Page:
Storm Forecast

Storm Forecast
Valid: Sun 04 Sep 2022 06:00 to Mon 05 Sep 2022 06:00 UTC
Issued: Sun 04 Sep 2022 00:36
Forecaster: PISTOTNIK

A level 1 is issued from Austria to Albania and North Macedonia mainly for excessive convective precipitation.

A level 1 and level 2 are issued for the Adriatic Sea for non-supercellular tornadoes (waterspouts).

A level 1 and level 2 are issued from the Ligurian Sea to Greece mainly for large hail, severe convective wind gusts, excessive convective precipitation and to a lesser degree for tornadoes.

A level 1 and level 2 are issued for Ireland, Ulster and the W coasts of England, Wales and Scotland for severe convective wind gusts and tornadoes.

A level 1 and level 2 are issued for parts of Georgia, NE Turkey and Armenia mainly for excessive convective precipitation (especially close to the coasts) and to a lesser degree for large hail and severe convective wind gusts (especially further inland).


Two large, pronounced and stationary mid-level lows over European Russia and just W of the British Isles are the dominant features on the 500 hPa weather maps. In-between, a highly amplified mid-level ridge stretches from Algeria towards Norway.
At the surface, a first autumnal outbreak of polar air has invaded the NE-ern half of Europe in the wake of the Russian cyclone, whereas the Atlantic cyclone keeps subtropic air in place in the SW-ern half. The frontal zone between these contrasting air masses acts as a cold front over SW Russia, Georgia and Turkey, where it terminates a record-breaking late heat wave. Between Turkey and the North Sea, it starts getting warm-active again with increasing warm air advection ahead of the Atlantic cyclone.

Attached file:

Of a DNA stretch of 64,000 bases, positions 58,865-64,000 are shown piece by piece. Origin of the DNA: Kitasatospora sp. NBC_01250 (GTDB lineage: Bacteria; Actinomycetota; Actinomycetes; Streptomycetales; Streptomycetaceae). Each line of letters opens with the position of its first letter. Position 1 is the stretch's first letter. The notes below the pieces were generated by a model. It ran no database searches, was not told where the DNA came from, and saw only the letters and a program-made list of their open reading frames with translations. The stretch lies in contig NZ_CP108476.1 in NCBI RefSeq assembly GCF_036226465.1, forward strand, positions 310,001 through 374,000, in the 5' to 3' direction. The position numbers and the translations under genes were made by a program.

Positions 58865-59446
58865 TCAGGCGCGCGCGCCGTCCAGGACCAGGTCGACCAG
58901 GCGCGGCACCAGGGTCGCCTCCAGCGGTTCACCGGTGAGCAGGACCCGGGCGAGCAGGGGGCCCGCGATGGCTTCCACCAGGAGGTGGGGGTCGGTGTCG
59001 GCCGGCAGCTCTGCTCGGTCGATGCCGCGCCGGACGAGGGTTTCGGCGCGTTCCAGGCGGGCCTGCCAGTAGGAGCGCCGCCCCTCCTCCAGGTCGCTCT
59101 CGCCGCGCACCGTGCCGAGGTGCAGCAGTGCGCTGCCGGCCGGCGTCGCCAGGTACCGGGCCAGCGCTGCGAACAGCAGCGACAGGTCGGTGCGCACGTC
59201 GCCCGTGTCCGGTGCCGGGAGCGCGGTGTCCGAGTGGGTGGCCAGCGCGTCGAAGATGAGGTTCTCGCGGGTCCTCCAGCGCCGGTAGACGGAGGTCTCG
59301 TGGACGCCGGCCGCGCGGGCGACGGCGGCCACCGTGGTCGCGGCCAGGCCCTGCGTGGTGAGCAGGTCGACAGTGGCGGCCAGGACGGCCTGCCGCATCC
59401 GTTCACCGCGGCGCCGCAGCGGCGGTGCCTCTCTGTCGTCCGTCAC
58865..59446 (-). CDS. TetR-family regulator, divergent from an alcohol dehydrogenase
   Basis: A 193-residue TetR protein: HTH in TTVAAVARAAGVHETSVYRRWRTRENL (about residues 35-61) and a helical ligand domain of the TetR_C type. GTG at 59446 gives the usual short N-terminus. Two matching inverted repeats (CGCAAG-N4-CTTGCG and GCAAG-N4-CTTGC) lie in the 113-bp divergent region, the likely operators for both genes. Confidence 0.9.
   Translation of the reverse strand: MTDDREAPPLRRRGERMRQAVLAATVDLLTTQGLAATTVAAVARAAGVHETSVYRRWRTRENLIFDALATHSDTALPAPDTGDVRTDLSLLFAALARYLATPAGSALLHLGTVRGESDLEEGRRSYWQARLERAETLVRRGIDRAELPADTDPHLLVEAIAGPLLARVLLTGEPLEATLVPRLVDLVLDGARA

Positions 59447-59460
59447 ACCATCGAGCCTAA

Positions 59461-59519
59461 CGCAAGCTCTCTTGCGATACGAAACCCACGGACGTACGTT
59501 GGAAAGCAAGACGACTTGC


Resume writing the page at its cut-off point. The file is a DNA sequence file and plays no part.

... central Europe and central Mediterranean region to the W Balkan states and Greece ...

Several vorticity maxima round the main mid-level ridge, move SE-ward and provide synoptic lift. As they track along the inactive frontal zone, they encounter a wide range of CAPE: only minimum values from Germany to Romania, some hundred J/kg from Austria to Greece, around 1000 J/kg in the Ligurian and Adriatic region and 2000 J/kg or more from Corsica to the Ionian Sea. The rising CAPE magnitude to the SW is owed to the advection of an elevated mixed layer (EML) from Iberia on top of abundant maritime low-level moisture, which, however, also creates a robust capping inversion. The highest CAPE reservoir is well collocated with deep-layer shear up to 25 m/s beneath the subtropic branch of the jet stream, whereas deep-layer shear is much lower - around or below 10 m/s - towards the NE.